Alex
 

BigSlick

Getting off the lift
Skier
Joined
Mar 12, 2020
Posts
200
Location
California
Rossignol Experience 82 or 86 Basalt might be a good all around option where you can find last years model new:


Ski Essentials has a nice overview of wider frontside skis here:


For something more versatile and fun, especially if you want to venture into bumps and off piste a little once you gain some confidence, the Ripstick 88 would be a good choice. Good comparison of mid 80s all mountain skis, which is the Tahoe sweet spot for a one ski quiver for an intermediate skier:

 
Last edited:

Tricia

The Velvet Hammer
Admin
SkiTalk Tester
Joined
Nov 1, 2015
Posts
27,108
Location
Reno
I will agree with @Alexzn
IMHO you can do a lot with your own fitted boots and be fickle with your skis.
Get something in an intermediate range that will grow with you but don't be too disappointed if you excel enough to outgrow the skis.
Maybe somehting like the Rossignol Experience Basalt is a good direction.

Northstar has some really good learning terrain so you should progress well.

If you want instructor recomendations at northstar I have a few I now there.
 

Pat AKA mustski

I can keep a Secret
Ski Diva Tester
SkiTalk Supporter
Joined
Nov 15, 2015
Posts
4,752
Location
Big Bear, California
I agree on the Rossi Experience Basalt. I demoed the 82 in Taos and skied it in bumps, on groomers, in a few inches of fresh and it was a very friendly ski- forgiving and compliant. It would be helpful in your progression. I haven’t tried the 86.
 
Thread Starter
TS
S

sndraco

Booting up
Skier
Joined
Nov 27, 2023
Posts
28
Location
Sacramento, CA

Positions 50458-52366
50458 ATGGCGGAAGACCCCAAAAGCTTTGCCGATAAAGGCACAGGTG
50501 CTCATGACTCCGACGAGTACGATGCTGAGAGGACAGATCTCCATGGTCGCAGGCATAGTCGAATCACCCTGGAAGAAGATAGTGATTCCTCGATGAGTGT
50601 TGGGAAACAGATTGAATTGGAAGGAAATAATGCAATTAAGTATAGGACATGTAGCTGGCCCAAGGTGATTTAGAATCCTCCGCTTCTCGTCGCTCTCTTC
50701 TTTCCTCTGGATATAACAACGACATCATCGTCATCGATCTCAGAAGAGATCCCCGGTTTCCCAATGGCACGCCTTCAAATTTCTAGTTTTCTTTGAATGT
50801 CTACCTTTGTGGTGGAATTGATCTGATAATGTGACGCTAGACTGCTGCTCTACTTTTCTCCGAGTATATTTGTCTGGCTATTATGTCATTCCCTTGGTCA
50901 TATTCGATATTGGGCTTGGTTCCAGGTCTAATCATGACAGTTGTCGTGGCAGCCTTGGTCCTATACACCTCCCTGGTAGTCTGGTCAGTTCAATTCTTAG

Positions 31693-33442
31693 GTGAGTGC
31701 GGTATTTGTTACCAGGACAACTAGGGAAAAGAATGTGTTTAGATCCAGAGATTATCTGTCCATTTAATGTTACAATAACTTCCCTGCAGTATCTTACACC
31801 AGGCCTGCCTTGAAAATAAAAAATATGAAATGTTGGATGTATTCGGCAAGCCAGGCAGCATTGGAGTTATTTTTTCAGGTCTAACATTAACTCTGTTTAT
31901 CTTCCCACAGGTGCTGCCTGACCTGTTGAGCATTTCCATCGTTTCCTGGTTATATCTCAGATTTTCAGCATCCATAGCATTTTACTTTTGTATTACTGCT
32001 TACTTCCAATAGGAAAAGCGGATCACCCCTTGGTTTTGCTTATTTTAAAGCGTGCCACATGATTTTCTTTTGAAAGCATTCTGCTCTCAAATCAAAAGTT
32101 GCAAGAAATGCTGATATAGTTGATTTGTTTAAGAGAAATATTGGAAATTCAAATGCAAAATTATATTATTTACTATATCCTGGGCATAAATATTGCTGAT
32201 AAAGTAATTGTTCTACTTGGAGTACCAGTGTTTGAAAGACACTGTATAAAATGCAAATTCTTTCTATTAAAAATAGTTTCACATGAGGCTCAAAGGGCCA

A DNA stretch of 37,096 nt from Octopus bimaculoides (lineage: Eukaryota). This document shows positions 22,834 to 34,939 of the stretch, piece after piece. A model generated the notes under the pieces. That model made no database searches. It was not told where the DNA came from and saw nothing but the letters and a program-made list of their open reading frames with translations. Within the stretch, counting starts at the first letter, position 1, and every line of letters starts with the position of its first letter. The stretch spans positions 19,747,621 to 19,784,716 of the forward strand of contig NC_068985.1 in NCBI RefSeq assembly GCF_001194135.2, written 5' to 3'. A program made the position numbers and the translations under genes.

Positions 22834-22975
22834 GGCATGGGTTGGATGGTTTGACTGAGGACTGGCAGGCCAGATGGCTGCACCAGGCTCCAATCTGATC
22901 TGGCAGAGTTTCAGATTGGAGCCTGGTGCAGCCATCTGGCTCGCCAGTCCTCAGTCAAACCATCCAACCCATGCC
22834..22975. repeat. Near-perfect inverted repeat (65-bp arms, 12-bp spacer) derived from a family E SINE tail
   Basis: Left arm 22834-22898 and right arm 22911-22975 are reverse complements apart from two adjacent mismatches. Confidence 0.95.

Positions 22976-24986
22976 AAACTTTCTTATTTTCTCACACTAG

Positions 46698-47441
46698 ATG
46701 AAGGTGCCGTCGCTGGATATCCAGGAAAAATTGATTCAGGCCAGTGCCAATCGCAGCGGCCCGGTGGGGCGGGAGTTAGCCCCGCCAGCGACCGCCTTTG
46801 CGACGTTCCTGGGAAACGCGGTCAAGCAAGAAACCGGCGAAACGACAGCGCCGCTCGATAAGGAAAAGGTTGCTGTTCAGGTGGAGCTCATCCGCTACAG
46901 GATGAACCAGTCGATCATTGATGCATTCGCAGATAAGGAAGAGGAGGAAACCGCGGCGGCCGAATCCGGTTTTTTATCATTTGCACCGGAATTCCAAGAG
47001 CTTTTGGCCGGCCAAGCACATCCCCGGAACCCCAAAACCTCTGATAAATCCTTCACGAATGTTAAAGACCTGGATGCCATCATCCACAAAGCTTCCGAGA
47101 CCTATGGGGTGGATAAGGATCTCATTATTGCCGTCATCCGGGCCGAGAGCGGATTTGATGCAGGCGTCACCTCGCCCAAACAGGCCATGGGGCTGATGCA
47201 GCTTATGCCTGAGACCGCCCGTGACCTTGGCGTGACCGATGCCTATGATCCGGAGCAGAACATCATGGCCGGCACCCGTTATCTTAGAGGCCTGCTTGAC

Thanks I will go through the video and look for ski's like it too. Not seeing any of the last years on ski essentials (sold out) and one q, re size it only comes in 160 or 168 (Think nose height would be 165) so go up or go down?

And q re width range is 80mm ok, and 84 ok too? whats too narrow or too wide?

And similar know 165 is right size, whats too short/tall?

any other reco's similar to this, or different?

Thanks

S
 
Last edited:
Thread Starter
TS
S

sndraco

Booting up
Skier
Joined
Nov 27, 2023
Posts
28
Location
Sacramento, CA
I will agree with @Alexzn
IMHO you can do a lot with your own fitted boots and be fickle with your skis.
Get something in an intermediate range that will grow with you but don't be too disappointed if you excel enough to outgrow the skis.
Maybe somehting like the Rossignol Experience Basalt is a good direction.

Northstar has some really good learning terrain so you should progress well.

If you want instructor recomendations at northstar I have a few I now there.
Thanks much Sent pm.
 

Pat AKA mustski

I can keep a Secret
Ski Diva Tester
SkiTalk Supporter
Joined
Nov 15, 2015
Posts
4,752
Location
Big Bear, California
Thanks I will go through the video and look for ski's like it too. Not seeing any of the last years on ski essentials (sold out) and one q, re size it only comes in 160 or 168 (Think nose height would be 165) so go up or go down?

any other reco's similar to this, or different?

Thanks

S
168 is a better choice and will be more stable at speed. This is a REALLY friendly ski so it won't feel too long. I am 5'2" - 135 lbs - and demoed the 160 and liked the length just fine.
 

dbostedo

Asst. Gathermeister
Moderator
Contributor
SkiTalk Supporter
Joined
Feb 9, 2016
Posts
17,722
Location
75% Virginia, 25% Colorado
Thanks wouldn't 86 be too much ski for low intermediate (high beginner/low intermediate) skier? and also is width fine (asking as the reco was for a 82 width?
86 would be OK. The difference between 82 and 86, for the skis we're talking about, is not large. 86 is probably at the higher range for what you should be looking at - but still in range and fine IMO. If you could get the same or similar ski in 82, or even a bit narrower, I would recommend that though.